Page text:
Daily briefs of the top news stories impacting Christians around the world.
In today's edition:
China Relents, Woman Not Forced to Have Abortion
Baptist Press reports that a woman who is six months pregnant will not undergo a forced abortion, despite being held for nearly a week in a Chinese hospital under threat of the procedure. Arzigul Tursun, a mother of two, was released Nov. 18 from a hospital in Xinjiang, the vast northwest region of the world's most populous country, according to Radio Free Asia (RFA). "I am all right and I am at home now," Tursun told RFA shortly after her release. The head of the local population control committee said Tursun "wasn't in good enough health to have an abortion." As a Uyghur Muslim, Tursun is permitted to have two children under China's coercive "one-child" program. Government officials, however, had decided to enforce the population-control policy on her third child. She is 26 weeks into her pregnancy. Tursun's deliverance from a coercive abortion came after two members of the U.S. House of Representatives, as well as the American ambassador to Beijing, urged Chinese officials to reverse course.
Conservative Anglicans Push Rival American Body
The Christian Post reports that the possibility of a national alternative to the Episcopal Church will take the next step Dec. 3, when proponents will release a draft constitution to the public. First seriously considered at the Global Anglican Future Conference (GAFCON), a conservative alternative to the once-a-decade Anglican Lambeth Conference, proponents say a new Anglican church in America is needed to reaffirm biblical truth, orthodoxy, and church tradition. Leaders of the Common Cause Partnership, a federation representing more than 100,000 Anglican Christians in North America, expects the proposal to be recognized by the Global South, but believes convincing the Archbishop of Canterbury will take some time.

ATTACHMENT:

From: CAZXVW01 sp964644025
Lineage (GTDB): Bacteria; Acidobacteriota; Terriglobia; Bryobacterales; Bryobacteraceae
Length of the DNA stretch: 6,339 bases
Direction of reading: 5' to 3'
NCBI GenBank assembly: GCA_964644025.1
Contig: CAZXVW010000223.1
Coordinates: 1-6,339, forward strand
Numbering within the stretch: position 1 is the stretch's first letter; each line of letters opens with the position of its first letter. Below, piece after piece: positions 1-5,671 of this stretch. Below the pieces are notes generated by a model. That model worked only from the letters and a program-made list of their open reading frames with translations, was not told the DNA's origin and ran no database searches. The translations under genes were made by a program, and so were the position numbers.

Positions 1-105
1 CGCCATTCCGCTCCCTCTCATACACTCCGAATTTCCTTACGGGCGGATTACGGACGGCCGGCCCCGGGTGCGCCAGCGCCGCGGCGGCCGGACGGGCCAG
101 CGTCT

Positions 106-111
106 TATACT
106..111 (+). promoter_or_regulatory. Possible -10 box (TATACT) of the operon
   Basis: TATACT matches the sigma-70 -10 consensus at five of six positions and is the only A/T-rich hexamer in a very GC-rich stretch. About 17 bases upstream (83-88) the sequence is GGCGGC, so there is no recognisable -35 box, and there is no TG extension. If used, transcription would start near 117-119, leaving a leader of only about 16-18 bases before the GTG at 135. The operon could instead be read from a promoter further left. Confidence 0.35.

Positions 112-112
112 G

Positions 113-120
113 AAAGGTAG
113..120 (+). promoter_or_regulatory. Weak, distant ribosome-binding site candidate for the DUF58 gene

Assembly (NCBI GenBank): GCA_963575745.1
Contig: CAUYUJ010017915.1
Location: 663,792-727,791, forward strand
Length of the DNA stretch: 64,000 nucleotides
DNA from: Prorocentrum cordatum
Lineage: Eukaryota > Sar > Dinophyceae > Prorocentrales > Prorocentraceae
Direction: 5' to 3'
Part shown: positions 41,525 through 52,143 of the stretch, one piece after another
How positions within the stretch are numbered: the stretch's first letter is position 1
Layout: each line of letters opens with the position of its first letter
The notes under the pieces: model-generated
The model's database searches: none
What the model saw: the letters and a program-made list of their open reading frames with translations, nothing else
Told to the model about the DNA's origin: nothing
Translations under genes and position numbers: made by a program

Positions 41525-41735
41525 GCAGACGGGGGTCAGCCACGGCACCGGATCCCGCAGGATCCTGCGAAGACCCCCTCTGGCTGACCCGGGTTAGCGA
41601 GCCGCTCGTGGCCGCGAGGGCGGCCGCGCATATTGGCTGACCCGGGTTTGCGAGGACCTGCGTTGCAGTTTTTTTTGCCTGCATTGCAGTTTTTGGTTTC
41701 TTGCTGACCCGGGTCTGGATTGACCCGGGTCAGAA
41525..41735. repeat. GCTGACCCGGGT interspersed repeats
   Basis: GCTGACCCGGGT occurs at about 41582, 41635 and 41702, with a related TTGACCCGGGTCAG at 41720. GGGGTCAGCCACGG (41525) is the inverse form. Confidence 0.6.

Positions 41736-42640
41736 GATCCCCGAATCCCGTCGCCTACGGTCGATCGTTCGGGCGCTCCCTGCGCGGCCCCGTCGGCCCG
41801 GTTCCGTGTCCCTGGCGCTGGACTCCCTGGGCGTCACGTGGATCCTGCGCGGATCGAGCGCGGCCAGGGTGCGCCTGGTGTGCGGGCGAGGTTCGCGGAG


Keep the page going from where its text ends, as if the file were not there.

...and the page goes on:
India: Reports of Rewards to Kill Christians
The UK-based Christian Today reports that radical Hindu militants are inciting the general population to act against Christians with various incentives, offering money, food and even liquor. "People are being offered rewards to kill, and to destroy churches and Christian properties," a spokesman for the All India Christian Council (AICC) told Release International. "Different tasks have different rewards," he added. "They are being offered foreign liquor, chicken, mutton and weapons. They are being given petrol and kerosene." According to Good News India, pastors in refugee camps are prime targets, earning $250 US dollars. According to the AICC, violence in India has spread from Orissa into 13 more states.
Hunger Rose in U.S. in 2007, Feds Say
Religion News Service reports that food insecurity in America continued to rise last year, and participation in the food stamp program is approaching record highs, according to data released by the U.S. Department of Agriculture on Monday (Nov. 17). In 2007, 11.1 percent of U.S. households reported food insecurity -- what used to be labeled as "hunger" -- up from 10.9 percent in 2006. About 4 percent of households were severely food insecure, meaning one or more adults had to adjust their eating habits because the household lacked resources for food. The food stamp program now has more than 30 million people enrolled, an increase of 9.5 percent from 2006, and half of all babies receive supplemental nutrition from the Women, Infants and Children (WIC) program, according to the report.